Once Again, Zero Consistency from Racing’s Stewards:
In full disclosure, I benefitted monetarily from Upstart’s disqualification in the Fountain of Youth.
But I did say to colleagues before the official was posted that not only had Upstart come out twice, bumping with Itsaknockout, but I thought once was enough to justify the DQ after seeing Luis Saez fight to maintain his balance in the saddle aboard the runner-up.
Now Red Board players will insist that the 2-3/4 length margin proves that the incident didn’t affect the outcome. I agree with Pletcher, making the case before the take-down that Itsaknockout reached near even terms shortly after entering the stretch and it looked like, to me anyway, that it was going to be a horse race.
When the press returned upstairs to write their stories, the conversation began anew. “What is the Florida interpretation of the [infractions] rule, same as California’s, New York’s?"
Good question, but the answer matters little.
Just like medication rules, interpretation of racing's rules vary from state to state and while jockeys might know what they can and cannot get away with, in terms of race riding, the public doesn’t, just as trainers are sometimes fooled by therapeutic medication rules; withdrawal times and the rest.
If the public doesn’t know what’s legal and what’s not, racing suffers, especially incurring the wrath of serious racing fans and bettors who make the whole enterprise possible.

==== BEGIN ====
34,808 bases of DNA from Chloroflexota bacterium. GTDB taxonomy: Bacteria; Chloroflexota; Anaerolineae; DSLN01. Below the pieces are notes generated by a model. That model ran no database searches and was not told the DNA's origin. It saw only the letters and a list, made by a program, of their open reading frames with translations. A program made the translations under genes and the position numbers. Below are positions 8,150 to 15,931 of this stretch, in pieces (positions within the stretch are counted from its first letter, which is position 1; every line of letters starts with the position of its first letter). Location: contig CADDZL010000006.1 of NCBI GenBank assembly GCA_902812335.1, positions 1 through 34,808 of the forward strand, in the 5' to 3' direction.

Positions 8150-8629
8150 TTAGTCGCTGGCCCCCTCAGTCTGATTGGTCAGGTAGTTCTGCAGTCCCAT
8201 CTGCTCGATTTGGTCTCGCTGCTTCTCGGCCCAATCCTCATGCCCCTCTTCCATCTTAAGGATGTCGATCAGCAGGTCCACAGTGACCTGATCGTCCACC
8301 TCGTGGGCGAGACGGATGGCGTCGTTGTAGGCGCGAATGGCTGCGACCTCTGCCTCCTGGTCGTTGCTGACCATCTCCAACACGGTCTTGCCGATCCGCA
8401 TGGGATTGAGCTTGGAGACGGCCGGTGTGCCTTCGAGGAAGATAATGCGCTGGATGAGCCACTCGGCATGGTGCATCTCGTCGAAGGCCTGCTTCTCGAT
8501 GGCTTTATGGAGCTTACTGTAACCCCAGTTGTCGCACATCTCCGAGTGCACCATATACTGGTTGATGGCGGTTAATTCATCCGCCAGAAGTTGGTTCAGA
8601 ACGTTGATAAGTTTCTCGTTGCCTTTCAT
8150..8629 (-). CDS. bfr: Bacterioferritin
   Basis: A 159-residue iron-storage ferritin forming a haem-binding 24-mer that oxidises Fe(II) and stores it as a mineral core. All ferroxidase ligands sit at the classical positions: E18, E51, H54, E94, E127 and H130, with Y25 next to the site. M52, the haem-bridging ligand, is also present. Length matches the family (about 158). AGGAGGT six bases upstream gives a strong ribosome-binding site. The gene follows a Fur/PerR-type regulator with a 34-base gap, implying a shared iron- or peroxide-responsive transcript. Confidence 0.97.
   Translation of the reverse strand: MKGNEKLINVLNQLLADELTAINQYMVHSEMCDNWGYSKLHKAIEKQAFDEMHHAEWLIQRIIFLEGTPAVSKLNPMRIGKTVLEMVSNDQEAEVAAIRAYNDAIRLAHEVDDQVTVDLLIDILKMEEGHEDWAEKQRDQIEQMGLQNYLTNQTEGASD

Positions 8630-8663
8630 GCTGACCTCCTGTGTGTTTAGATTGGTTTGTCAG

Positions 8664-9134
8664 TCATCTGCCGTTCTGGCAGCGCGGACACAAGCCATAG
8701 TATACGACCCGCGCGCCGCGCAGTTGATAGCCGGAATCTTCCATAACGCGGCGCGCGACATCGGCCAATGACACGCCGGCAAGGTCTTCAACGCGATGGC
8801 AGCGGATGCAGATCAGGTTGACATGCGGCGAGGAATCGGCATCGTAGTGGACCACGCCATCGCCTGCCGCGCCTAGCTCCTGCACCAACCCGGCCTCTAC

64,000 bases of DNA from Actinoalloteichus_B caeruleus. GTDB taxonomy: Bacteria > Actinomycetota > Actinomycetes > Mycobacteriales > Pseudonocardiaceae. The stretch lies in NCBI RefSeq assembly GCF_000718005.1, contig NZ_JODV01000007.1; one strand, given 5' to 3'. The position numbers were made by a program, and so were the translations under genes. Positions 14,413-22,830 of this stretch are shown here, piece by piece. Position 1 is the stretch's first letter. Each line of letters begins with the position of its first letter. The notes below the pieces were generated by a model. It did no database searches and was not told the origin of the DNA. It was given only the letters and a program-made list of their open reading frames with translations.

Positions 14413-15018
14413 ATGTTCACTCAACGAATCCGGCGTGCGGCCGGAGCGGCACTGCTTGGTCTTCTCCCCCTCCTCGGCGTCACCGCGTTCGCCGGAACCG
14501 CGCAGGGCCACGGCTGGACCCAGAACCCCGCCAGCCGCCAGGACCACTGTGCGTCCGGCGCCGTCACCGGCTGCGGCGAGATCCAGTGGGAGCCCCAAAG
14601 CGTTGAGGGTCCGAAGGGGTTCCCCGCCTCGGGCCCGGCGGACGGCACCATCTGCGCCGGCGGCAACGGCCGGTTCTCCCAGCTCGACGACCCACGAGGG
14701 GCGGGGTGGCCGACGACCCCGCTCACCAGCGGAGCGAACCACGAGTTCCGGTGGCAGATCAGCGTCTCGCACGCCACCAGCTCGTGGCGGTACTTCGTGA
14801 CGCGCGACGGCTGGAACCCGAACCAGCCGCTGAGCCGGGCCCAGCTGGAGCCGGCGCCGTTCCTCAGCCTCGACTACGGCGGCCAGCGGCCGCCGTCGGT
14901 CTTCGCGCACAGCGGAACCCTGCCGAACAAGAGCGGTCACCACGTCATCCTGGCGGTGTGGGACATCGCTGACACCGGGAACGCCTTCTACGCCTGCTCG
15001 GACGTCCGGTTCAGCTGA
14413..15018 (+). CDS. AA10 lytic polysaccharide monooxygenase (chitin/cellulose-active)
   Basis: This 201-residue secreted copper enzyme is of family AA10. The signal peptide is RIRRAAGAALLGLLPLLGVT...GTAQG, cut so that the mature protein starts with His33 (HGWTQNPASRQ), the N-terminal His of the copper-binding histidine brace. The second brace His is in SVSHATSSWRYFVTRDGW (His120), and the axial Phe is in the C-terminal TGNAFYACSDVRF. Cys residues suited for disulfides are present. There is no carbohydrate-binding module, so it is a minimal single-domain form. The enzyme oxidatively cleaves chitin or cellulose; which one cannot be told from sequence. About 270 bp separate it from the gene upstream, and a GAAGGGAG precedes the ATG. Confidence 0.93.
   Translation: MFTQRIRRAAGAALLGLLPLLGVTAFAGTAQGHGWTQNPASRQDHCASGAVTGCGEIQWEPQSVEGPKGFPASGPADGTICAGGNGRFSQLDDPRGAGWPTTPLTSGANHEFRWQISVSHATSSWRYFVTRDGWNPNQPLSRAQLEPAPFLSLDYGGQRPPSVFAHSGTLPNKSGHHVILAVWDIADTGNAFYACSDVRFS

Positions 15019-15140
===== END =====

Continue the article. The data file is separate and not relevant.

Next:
I am not in favor of strict constructionist, “a-foul-is-a-foul” standards. I favor that stewards are not paid by the racetracks but the states, after passing a stewards’ bar exam, as it were. This should not be the purview of political appointees.
But, even if stewards were incompetent, there is no excuse for two things: the process--no matter how many times head-on and pan replays are shown--is still not transparent.
We have been promised video in the stewards’ stand here, just as surveillance cameras on the Santa Anita backstretch. Neither is in place and probably never will be as long as the game is allowed to police itself.
Is any more proof of this really required at this point in time in the sport?
However, the most unforgivable breach of trust with racing’s customers is the inexcusable inconsistency.
In a turf race immediately following the Fountain of Youth, the payoff race for the Rainbow Six, Pick Five and late Pick Four, the winner came out and bumped repeatedly the second finisher, significantly enough to affect the neck margin at the finish.
*If anything, the finale might have been worse because the horses did reach even terms, and after the rider of the inside horse switched the whip to his left hand, he came out twice, indeed knocking the runner-up off stride.
Or was there no change because the bothered horse, ridden by Javier Castellano, was getting a message from the stewards that they allowed him to get away with herding when his mount, House Rules, came in, forcing the runner-up to alter course in the Rampart earlier in the day?
(It highly likely didn’t affect the outcome, but Castellano could be seen tugging on the inside rein at the point of incident).
Or maybe the stewards didn’t want to take down two winners in a row to end the day?
Or maybe they remembered the bad public taste left from the highly controversial incident last season that allowed a huge Rainbow 6 jackpot to be carried over to the next day.
The only reason I raised these questions is that it occurred to me, and two other bettors who texted me late in the day with a mnessage ending with “only in Florida.”
Perhaps only in every racing state in America would have been more appropriate.
*Upon further review, edits was made at 4:06 p,m,, 022215 and 11:36 a.m. 022415
Written by John Pricci